Alister Jack: Boris Johnson's achievements will serve Scotland well for decades
Alister Jack has said decisions Boris Johnson took for Scotland will serve the country well "for decades to come".
In an exclusive interview with Holyrood magazine, Jack - a close ally of Johnson - called the Scottish Government "hostile" and claimed former First Minister Donald Dewar would have created a 'tighter' Scotland Act if he had known "what we know now".
Published today, the wide-ranging interview sees the Scottish Secretary defend his use of Section 35 of the Scotland Act to block the Scottish Government's Gender Recognition Reform (GRR) Bill and state he has "always been a feminist".
In a new paper last week, Scottish constitution secretary Angus Robertson said that Section 35 veto and a refusal to back the Deposit Return Scheme had "eroded devolution". On Saturday, he said the current constitutional arrangements "fail to protect the key values held by those who live in Scotland".
However, Jack told Holyrood editor Mandy Rhodes: "The argument that invoking a [Section] 35 is an attack on devolution is about the most stupid argument I’ve ever heard."
Insisting there must be a "mechanism to say stop" where legislation from devolved administrations "cuts across and confuses" UK-wide law, he went on: "To suggest it is an attack on devolution is utter foolishness – what it is, is protecting devolution."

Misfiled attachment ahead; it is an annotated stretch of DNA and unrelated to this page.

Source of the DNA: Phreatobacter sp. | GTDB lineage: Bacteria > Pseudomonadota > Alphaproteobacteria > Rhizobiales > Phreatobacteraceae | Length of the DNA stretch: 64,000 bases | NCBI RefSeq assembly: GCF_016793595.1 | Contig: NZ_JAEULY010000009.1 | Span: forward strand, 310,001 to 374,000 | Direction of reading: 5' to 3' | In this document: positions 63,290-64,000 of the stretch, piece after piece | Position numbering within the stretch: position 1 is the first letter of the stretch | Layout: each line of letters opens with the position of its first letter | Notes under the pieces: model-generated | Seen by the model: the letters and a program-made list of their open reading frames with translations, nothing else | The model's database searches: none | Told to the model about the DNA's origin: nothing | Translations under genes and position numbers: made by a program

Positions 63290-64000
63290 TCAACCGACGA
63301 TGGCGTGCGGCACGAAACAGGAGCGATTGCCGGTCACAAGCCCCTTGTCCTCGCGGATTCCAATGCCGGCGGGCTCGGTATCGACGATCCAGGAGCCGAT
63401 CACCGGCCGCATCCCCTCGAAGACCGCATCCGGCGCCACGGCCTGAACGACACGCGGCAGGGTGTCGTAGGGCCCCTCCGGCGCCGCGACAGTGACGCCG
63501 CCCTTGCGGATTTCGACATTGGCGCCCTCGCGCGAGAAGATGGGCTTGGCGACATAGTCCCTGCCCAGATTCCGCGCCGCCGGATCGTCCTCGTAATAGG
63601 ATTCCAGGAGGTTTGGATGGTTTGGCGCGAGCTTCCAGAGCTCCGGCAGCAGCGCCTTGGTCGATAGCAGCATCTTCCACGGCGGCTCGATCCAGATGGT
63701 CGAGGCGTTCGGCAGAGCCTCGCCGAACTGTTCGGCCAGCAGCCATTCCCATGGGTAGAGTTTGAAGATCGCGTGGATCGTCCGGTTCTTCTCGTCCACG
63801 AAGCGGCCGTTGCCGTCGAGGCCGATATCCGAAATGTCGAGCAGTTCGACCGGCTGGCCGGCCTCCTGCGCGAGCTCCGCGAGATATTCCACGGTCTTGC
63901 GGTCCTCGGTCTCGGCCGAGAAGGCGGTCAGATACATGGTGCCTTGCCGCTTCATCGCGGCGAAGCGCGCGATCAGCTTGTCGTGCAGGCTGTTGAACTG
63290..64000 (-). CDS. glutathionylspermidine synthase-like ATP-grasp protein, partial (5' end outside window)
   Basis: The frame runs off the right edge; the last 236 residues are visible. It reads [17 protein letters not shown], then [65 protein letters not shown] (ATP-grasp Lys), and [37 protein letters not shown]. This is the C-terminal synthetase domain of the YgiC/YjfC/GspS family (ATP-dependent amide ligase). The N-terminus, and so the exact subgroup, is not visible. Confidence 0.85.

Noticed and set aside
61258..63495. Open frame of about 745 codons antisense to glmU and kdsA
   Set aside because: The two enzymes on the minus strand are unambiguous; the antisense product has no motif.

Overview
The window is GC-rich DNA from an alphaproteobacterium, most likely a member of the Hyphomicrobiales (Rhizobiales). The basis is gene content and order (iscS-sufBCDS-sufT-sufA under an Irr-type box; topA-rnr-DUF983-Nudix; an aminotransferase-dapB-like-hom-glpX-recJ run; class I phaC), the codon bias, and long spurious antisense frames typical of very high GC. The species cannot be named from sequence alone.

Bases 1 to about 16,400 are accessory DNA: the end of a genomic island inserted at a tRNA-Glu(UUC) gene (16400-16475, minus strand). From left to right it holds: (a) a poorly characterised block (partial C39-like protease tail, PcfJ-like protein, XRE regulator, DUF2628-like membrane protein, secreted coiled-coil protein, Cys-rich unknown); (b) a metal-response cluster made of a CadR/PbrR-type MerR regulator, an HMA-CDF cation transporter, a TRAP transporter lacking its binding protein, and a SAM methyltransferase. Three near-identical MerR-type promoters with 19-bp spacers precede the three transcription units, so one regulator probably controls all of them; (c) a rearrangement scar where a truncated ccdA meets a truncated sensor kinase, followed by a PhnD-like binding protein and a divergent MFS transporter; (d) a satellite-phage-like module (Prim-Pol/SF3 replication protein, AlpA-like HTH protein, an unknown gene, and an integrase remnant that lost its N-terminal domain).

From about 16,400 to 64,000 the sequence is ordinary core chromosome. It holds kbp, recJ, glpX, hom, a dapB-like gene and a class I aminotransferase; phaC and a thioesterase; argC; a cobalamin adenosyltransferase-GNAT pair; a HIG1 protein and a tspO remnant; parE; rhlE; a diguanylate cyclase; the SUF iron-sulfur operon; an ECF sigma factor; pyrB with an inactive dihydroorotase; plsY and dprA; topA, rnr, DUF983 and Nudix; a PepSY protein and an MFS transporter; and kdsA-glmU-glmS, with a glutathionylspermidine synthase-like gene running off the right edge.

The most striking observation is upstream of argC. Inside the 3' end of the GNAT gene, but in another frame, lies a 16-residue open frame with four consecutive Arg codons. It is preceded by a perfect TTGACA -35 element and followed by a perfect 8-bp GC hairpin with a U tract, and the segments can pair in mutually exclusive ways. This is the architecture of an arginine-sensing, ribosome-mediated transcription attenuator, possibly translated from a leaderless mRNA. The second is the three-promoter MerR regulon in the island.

The Scottish Government is taking the UK Government to court over the block to its GRR Bill, which achieved cross-party support in December.
Jack said he has "always been a feminist as a husband, as a father, and now as a grandfather".
The current devolution system allows a "hostile government in Holyrood" to "push the boundaries" and seek divergence for the sake of divergence", he said, stating: "I think if Donald Dewar was putting that Scotland Act together again, knowing what we know now, as opposed to what they thought then, it would have been a different Scotland Act.
"I’ve made this accusation to some in the Labour Party, including Tony Blair, that the Scotland Act maybe wasn’t as tightly written at the time as it could have been. It could have included a requirement for more transparency on spending, for instance, there could have been more accountability, and it maybe was a little bit loosely written because a Labour government was writing it from basically a belief that there was always going to be a Labour regime in place, a Labour prime minister, a Labour secretary of state, Labour first minister, and they obviously thought they were going to have control of Scotland forever."
MPs will today vote on the sanctions recommended against the former prime minister after the Privileges Committee found he had deliberately misled parliament over partygate.
He has denied wrongdoing and, in an interview conducted before the report was published, Jack said he was "sorry the way things ended" for the ex-PM. He stated: "I think the decisions he took for Scotland will serve Scotland very well for decades to come."
He went on: "I know the public perception was that he was not popular in Scotland, I understand that, but it was a false perception. I found when I walked the streets with him in Scotland, people were incredibly supportive. We never received any abuse in the time I was with him, and we made four or five visits together.
"I’m not someone who bears grudges. I don’t smoulder over things. But my view is that I’m very fond of Boris, I think he’s an enormous talent and I was very sorry the way things ended. But he’s still got a lot to offer and as to the people who brought him down, well, it’s not for me to fight other people’s battles."